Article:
Bradgate Park is probably the most well-known part of the Leicestershire countryside.
In the summer many visitors come to this beautiful Park with its stunted oak trees, deer, and the attractive brook that runs through its middle. Perhaps it is best known though for Bradgate House which is believed to be the Birth place of Lady Jane Grey the nine day queen. The ruins of this house stand proudly in the midst of this wild and enchanting park.
Near to the park is Beacon Hill and Swithland Woods which equal Bradgate for tree filled beauty and dramatic volcanic rocks. This part of the Leicestershire is not short of amazing countryside for uplifting walks.
Just north of Leicester there are many other lesser known spots, that have wonderful landscape which I think are equal to the places mentioned above. Unfortunately they do not cover as much land as those mentioned above and so only offer the briefest of walks.
Walking near Whitwick
This six-mile walk connects several of these beauty spots together, it is a pleasant walk through some of Leicestershires more characteristic countryside.
It was a warmish Autumn Sunday when a group of five of us decided to walk this route. We started the walk from a lay by just off of the Whitwick road next to a dry stone wall which is a feature around these parts. It was only a short walk down the road before turning left to walk along side some well established woods, the leafy lane was an encouraging start to the walk reassuring us that the walk has good things to offer.
Following the lane brought us to Mount St Bernard Abbey. The Abbey was founded in 1837 and the current building was completed in 1844. I think there are about 20 monks who live there at present and they have just started brewing their own Trappist beer. There is a shop in the grounds so you might be able to buy a bottle! The abbey is worth a short detour to visit the grounds and church.
Almost opposite the entrance to Mount St Bernard there is a pathway that is entered through a gap in the dry-stone wall. The path leads down through more woodland to Blackwood Reservoir which is delightfully situated in a shallow valley with woodland all around. After crossing the bridge we climbed up the bank on the left hand side of the path to the top of the slope where there is a particularly enchanting spot that overlooks the reservoir, you can almost imagine that you are in Scotland.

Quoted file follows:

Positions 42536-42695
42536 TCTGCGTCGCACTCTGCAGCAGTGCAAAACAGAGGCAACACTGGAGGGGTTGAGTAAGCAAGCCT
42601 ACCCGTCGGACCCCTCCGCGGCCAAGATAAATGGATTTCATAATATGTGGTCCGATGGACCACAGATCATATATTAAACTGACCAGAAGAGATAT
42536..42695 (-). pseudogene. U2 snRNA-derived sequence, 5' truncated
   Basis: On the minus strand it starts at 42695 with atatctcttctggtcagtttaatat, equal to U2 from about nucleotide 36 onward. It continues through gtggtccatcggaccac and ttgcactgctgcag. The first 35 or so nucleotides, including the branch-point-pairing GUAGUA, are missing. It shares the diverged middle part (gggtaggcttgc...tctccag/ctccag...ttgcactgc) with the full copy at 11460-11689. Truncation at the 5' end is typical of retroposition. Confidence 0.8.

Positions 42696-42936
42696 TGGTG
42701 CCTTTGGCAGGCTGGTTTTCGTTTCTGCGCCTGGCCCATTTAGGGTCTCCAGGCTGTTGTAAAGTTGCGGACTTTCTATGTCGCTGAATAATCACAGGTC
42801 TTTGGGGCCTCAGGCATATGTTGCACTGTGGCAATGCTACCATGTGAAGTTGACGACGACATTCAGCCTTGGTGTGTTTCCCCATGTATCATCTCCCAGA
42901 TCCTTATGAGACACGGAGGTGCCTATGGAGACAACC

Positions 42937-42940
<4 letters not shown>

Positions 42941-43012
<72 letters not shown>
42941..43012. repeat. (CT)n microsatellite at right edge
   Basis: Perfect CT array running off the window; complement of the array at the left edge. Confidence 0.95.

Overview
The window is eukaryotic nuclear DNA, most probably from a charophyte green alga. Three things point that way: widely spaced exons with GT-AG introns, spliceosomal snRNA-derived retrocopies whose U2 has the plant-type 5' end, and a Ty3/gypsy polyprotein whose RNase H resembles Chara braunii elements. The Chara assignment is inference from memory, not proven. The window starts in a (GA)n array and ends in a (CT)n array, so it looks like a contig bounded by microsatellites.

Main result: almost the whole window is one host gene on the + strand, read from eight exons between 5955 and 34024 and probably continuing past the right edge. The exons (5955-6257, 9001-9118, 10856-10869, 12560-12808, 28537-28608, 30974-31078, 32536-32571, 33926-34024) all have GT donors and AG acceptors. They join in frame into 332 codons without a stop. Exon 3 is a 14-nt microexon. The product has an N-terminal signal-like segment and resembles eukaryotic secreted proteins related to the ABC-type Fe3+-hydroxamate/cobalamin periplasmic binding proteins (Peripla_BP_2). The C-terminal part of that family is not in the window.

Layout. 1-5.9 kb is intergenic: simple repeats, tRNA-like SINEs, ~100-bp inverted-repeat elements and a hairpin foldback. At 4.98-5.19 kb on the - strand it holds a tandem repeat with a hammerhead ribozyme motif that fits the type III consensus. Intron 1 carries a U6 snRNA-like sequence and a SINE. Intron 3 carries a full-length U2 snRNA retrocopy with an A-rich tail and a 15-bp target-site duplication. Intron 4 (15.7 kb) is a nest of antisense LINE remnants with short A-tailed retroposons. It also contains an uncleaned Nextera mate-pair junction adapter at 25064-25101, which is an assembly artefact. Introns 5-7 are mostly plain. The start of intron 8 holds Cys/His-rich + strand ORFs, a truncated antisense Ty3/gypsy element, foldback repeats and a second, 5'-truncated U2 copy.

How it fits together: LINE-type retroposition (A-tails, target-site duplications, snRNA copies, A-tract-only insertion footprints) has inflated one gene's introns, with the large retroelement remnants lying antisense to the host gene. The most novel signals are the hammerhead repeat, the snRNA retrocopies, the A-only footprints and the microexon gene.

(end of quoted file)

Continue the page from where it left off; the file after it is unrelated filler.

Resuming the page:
The path continued up the other side of the valley to the first of two stretches of road. This is a country lane which is generally not too busy, although the walk is along a tarmac road it is still pleasant enough in the Leicestershire rural countryside.
After about a mile there was a path off to the right taking us across some fields towards the scout camp. On the day we walked it the field was full of long-horned cattle. Some of our group were a little nervous walking through the field with such companions, but they were not interested in us at all, they had better things to think about (grass!).
The path then enters into our third patch of woodland. Charnwood Forest is a very ancient woodland that once covered far more of the land then its present state. The Precambrian volcanic rock which the forest is founded upon protrudes through the forest bed in many places, the grey hard rock reminding us that this is a very ancient landscape and that history is all around us.
Eventually the path led us to a driveway which in turn took us to the Whitwick road. Walking along this section of the road is the least enjoyable part of the whole walk. The road is fairly busy and the traffic is fast so great care was required, and I was glad when we reached the point after about three-quarters of a mile where we could turn off onto our last footpath.
This part of the walk made a great finish to our round trip. It is a slight ridge walk which offers large views mainly to the north, while walking through a landscape with large rock formations, mixed with bracken, wind berry bushes and the occasional tree stubbornly standing out against the skyline.
This path took us back to our car. This is an ancient landscape which breaths with history and the slow movement of time, its beauty lies in its rugged gentleness and unassuming self satisfaction. There are many spots where the timelessness of the rocks cohabits with the greatness of grandfatherly trees. It is a reassuring and inspiring landscape that beckons some more exploration on Sunday afternoon walks.